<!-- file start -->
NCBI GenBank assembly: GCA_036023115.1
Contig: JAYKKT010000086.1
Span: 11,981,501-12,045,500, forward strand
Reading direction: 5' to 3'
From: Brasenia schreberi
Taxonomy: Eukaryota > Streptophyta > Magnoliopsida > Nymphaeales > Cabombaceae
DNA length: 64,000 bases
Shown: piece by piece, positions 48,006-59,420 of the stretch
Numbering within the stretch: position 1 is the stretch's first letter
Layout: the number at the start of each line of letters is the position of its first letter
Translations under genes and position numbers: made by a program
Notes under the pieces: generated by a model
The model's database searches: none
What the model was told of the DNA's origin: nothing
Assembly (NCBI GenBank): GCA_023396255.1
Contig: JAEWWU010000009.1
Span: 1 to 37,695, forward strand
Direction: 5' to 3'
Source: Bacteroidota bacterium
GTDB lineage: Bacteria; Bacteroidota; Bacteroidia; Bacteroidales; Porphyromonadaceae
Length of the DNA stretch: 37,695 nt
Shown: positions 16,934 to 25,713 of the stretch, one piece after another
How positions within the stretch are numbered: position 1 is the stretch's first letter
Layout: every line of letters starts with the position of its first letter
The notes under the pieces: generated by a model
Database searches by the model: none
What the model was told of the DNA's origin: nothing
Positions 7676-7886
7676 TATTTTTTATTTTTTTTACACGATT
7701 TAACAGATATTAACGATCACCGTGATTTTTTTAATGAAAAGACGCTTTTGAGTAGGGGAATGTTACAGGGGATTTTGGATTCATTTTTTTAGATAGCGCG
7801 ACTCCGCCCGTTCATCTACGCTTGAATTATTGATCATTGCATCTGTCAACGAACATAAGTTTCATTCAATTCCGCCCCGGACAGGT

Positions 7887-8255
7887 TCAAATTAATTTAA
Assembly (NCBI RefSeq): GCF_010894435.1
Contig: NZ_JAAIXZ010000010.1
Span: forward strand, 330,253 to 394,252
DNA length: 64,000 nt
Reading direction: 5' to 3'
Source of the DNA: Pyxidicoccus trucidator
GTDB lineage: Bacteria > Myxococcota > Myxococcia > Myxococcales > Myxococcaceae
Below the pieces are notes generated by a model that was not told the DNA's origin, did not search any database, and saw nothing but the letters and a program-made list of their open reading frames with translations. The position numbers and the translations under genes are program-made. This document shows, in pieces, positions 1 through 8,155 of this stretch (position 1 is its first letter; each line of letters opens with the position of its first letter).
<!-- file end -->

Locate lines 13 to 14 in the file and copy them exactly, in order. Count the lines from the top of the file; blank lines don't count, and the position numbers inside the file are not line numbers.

The model's database searches: none
What the model was told of the DNA's origin: nothing